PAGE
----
Schools and other educational institutions have been given conditional permission to resume physical classes as per the recent order of the Ministry of Home Affairs. The order marks the end of a strict six-month-long ban on physical schooling. But, can schools simply pick up from where they left off?

The shift to online education during the lockdown period has deepened a pre-existing education divide. The widespread inaccessibility of technology and the internet made it difficult for a large number of underprivileged and marginalized students taccess online education when offered. Socio-economic factors like caste, class, gender, and (dis)ability further magnified the problem of (in)access. A child’s right to a quality education guaranteed under the Right To Education Act, 2010 is now in a state of limbo.

Globally, the closure of schools is expected to increase the number of lower secondary-aged children below their minimum-level grade proficiency by 25%.

Even before the pandemic, the Annual Status of Education Report (ASER) and National Assessment Survey (NAS) reflected a grim picture of the state of learning across schools in India. To add to this, long breaks in the continuum of education caused by natural disasters—such as the magnitude-7.6 earthquake that hit Northern Pakistan in 2005—are known to result in learning losses.

With poor learning levels and a prolonged break in the education continuum coupled together, one can expect that children will return to schools with significant learning losses. The World Bank estimates that a five-month closure of schools can generate a learning loss large enough to balloon into a long term impact on a child’s employability—potentially leading to a lifetime loss in earnings of about $10 trillion (USD) for 1.6 billion students worldwide. Another estimate connects the loss of learning and skills during this period to an “average of 1.5 percent lower annual GDP for the remainder of the century” for countries across the globe.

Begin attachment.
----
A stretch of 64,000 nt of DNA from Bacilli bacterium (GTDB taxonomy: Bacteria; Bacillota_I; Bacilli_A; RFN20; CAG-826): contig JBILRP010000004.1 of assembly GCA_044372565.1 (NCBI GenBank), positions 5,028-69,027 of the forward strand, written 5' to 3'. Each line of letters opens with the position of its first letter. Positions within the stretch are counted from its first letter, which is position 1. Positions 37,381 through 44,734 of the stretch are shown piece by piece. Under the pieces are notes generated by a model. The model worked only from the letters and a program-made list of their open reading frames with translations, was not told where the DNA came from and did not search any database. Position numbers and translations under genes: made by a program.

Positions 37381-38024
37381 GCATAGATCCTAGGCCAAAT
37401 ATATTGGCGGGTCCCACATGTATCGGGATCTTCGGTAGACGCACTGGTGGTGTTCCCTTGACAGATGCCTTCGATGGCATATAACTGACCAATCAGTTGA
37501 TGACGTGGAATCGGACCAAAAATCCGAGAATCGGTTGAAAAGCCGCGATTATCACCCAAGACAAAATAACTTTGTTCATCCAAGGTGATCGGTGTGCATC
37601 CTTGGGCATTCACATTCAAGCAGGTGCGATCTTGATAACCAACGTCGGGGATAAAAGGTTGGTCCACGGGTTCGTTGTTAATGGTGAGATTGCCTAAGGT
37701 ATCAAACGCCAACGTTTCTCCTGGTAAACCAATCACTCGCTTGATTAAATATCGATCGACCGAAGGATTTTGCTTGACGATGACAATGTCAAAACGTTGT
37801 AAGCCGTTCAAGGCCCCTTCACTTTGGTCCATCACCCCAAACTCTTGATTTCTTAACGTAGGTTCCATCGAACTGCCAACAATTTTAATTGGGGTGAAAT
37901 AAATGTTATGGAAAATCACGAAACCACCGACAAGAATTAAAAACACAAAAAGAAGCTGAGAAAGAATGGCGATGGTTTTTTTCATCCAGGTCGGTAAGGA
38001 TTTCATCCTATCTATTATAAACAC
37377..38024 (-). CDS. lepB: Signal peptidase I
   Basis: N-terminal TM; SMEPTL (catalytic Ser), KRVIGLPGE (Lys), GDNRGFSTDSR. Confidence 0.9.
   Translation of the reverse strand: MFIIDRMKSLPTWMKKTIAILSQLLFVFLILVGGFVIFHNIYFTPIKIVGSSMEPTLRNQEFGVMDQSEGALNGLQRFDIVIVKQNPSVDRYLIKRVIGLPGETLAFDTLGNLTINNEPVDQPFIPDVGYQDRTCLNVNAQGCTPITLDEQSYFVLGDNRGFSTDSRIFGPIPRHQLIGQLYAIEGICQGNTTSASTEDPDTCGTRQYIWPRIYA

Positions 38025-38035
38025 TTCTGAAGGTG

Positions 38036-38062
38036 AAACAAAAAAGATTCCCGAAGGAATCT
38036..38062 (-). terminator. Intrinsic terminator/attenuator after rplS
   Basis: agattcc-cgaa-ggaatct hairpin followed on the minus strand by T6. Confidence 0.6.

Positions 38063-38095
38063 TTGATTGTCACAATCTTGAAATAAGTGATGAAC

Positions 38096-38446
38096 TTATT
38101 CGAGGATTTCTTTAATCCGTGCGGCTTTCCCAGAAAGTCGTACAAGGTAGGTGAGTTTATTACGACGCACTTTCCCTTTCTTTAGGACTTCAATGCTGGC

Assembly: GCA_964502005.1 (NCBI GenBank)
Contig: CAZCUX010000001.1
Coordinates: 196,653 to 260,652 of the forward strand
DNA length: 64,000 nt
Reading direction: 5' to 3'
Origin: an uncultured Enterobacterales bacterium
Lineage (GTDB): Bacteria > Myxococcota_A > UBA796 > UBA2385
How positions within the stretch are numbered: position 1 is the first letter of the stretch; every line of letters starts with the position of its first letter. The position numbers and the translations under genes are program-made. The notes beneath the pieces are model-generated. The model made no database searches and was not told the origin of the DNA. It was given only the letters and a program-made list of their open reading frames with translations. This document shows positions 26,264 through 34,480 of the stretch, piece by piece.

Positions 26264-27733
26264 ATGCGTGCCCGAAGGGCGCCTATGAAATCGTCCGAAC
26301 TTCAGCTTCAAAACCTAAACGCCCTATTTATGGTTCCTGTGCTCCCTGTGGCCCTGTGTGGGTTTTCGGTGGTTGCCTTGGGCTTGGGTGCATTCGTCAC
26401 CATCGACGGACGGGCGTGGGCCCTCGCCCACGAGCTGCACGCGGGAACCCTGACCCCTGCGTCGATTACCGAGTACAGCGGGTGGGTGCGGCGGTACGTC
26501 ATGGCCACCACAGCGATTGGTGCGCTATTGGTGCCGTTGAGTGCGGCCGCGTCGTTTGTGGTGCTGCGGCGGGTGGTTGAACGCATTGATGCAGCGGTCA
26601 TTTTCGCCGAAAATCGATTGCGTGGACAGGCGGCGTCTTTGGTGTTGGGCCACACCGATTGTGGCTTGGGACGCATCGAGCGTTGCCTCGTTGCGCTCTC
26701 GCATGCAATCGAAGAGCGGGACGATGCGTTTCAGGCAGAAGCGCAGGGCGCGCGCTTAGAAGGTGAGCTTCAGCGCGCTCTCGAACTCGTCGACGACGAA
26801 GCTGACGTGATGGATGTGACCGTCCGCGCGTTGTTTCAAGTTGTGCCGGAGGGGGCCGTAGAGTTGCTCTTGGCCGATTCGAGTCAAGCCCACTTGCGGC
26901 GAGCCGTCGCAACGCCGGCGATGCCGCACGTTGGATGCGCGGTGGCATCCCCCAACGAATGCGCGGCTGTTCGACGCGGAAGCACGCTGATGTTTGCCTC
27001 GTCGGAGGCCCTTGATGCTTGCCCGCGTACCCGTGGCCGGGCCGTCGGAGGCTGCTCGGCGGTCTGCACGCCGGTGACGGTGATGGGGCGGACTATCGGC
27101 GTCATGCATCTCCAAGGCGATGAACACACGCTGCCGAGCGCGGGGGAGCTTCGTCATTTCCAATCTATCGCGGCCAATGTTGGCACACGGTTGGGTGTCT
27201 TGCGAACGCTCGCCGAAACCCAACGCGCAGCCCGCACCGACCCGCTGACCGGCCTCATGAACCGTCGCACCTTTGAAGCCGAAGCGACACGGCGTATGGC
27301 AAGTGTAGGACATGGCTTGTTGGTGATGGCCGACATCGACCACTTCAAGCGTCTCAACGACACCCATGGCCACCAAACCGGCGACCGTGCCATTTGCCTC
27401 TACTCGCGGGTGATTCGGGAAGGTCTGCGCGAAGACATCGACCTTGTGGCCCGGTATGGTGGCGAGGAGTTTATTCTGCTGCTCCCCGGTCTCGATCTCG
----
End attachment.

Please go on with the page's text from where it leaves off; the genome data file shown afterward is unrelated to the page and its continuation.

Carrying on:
The need of the hour is to devise a deliberate action plan consisting of structured academic and emotional support to mitigate the learning losses and buoy-up on learning levels in the country. To do this, it is essential to see whether India’s education policies of late accommodate for such a response.

India’s Education Policies: The Story So Far

The Right to Education Act, 2010 provides for free and compulsory primary education for all children between the ages of 6 to 14. 

However, the focus of Indian education policies so far have been on quantitative aspects of enumerating the state of infrastructure or enrolments, rather than qualitative aspects such as learning outcomes or knowledge retention. The RTE  and various state education laws prescribe factors such as school buildings and infrastructure, access to socially and economically disadvantaged sections, library books, and the number of teachers as the basis for school recognition and affiliation to specific Boards. The Unified District Information System for Education (UDISE) further captures 114 data points on the functioning of schools, of which only two points are reflective of qualitative aspects — examination results from grades 5 and 8

This focus, however, is slowly shifting. India’s various education policies—especially the National Education Policy 2020— now lay down a clear focus on qualitative improvements in the education system and not simply on infrastructure development and what curriculum is being taught. 

The question then is, keeping in mind these education frameworks and ethoses, how can we recommit to the right to quality education in the aftermath of the pandemic? 

There are four steps that may be taken to reinforce quality primary education after being hit by the COVID-19 pandemic. 

Step 1: Individual Assessments/Tests for Learning Loss 

India lacks a regular national-level mechanism for gauging the individual learning gains of students. While the NAS (conducted by the NCERT) and ASER (published by Pratham) are exceptionally valuable, they are only survey-based assessments.